For those who are interested, over the next couple of days I hope to do some "live-blogging" on this year's Bethlehem Conference for Pastors. The conference theme is "How Must a Pastor Die?" and the keynote speaker is Ajith Fernando, direction of Youth for Christ in Sri Lanka.
Session One was last night and John Piper began with a powerful quotation of William Tyndale which said, (my paraphrase): If you are at sea and God promises to bring you safely to land, expect to go through a storm. Because God wants to test the genuineness of your faith and demonstrate the reality of his faithfulness. A spirited season of worship through song followed. Then Ajith's first message: The Call to Ministry: Joy & Pain, Colossians 1:24-29. Ajith began by reflecting on how suffering and the blessings of suffering are always linked together in Scripture and that one of the primary blessings of suffering is joy. "We rejoice in suffering." More than 18x the New Testament connects joy and suffering. But the problem in our world, especially in the west, is that we have lost the taste for joy. We trade true joy for less satisfying satisfactions - like success, sexual conquest, and material wealth. Western Christians do not know the "joyfulness of joy," and with that we have a "defective theology of suffering." We think it is strange when we suffer and thus make our suffering worse with the frustration we experience from not being prepared for suffering and the disillusionment to which it leads. We talk about escape from suffering, and coping with suffering, but there is very little heard about actually rejoicing in suffering (my note: John Piper is a refreshing exception to this rule).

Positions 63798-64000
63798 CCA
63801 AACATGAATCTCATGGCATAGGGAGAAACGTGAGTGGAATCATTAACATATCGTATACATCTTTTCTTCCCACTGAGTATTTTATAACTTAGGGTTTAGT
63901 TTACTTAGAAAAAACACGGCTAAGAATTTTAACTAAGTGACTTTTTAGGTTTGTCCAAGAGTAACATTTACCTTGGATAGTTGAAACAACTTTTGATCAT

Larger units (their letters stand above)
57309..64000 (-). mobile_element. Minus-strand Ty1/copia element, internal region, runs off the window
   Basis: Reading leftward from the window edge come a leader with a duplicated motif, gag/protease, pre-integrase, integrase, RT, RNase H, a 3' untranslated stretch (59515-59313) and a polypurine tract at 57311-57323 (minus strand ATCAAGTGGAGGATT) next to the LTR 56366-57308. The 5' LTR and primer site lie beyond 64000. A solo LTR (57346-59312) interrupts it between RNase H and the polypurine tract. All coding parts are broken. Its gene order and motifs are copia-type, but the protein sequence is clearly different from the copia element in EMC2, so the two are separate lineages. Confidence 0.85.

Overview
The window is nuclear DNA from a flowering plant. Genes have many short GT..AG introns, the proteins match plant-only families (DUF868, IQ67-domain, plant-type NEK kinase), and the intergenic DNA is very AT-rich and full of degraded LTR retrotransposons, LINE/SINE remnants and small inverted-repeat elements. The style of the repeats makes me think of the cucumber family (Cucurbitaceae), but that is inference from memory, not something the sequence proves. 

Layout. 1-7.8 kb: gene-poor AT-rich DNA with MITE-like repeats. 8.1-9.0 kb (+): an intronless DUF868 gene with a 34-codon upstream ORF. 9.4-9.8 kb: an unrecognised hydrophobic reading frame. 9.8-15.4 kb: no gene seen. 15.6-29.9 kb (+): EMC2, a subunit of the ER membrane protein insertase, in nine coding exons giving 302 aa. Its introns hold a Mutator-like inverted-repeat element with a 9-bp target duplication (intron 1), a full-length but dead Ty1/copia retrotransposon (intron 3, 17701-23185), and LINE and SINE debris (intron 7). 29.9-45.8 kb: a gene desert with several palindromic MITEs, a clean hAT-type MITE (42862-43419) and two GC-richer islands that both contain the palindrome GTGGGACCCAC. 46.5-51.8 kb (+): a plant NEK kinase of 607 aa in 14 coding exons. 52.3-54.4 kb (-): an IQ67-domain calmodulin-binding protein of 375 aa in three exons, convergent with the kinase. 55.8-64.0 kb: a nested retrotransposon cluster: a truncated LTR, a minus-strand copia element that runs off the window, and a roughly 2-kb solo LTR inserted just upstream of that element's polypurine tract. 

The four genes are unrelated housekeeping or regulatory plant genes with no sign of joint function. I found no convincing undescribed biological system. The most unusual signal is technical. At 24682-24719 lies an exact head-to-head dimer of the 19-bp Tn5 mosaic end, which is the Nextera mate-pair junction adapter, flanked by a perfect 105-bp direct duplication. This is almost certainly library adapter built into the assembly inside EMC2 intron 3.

Fernando's specific application to pastors and ministers was helpful. He talked about how we must learn to preach to ourselves through our suffering (this is true for all believers) so that we will not stay discouraged. And he believes that one of our primary challenges as pastors is to help people believe that God will look after them through suffering. Further, it is through the fellowship of Christ's sufferings that we ourselves become more like Christ and experience communion with him.
The great strengths of Fernando's message were, in my opinion, three: (1) This brother radiates the joy of the Lord. Sometimes you can tell that a man really walks with God. You can tell with Ajith Fernando. (2) Based upon some of the personal experiences he shared, it is evident that Ajith is acquainted with suffering. His ministry has not always been easy. He related how he had grown discouraged and the Lord had sustained him through several trials. This brought an extra note of authenticity to his message. (3) He also illustrated his message with probably a couple of dozen stories and quotations from other believers who have suffered. Many of these I had never heard before and they were quite effective. So, this was a great message and I'm looking forward to more this morning.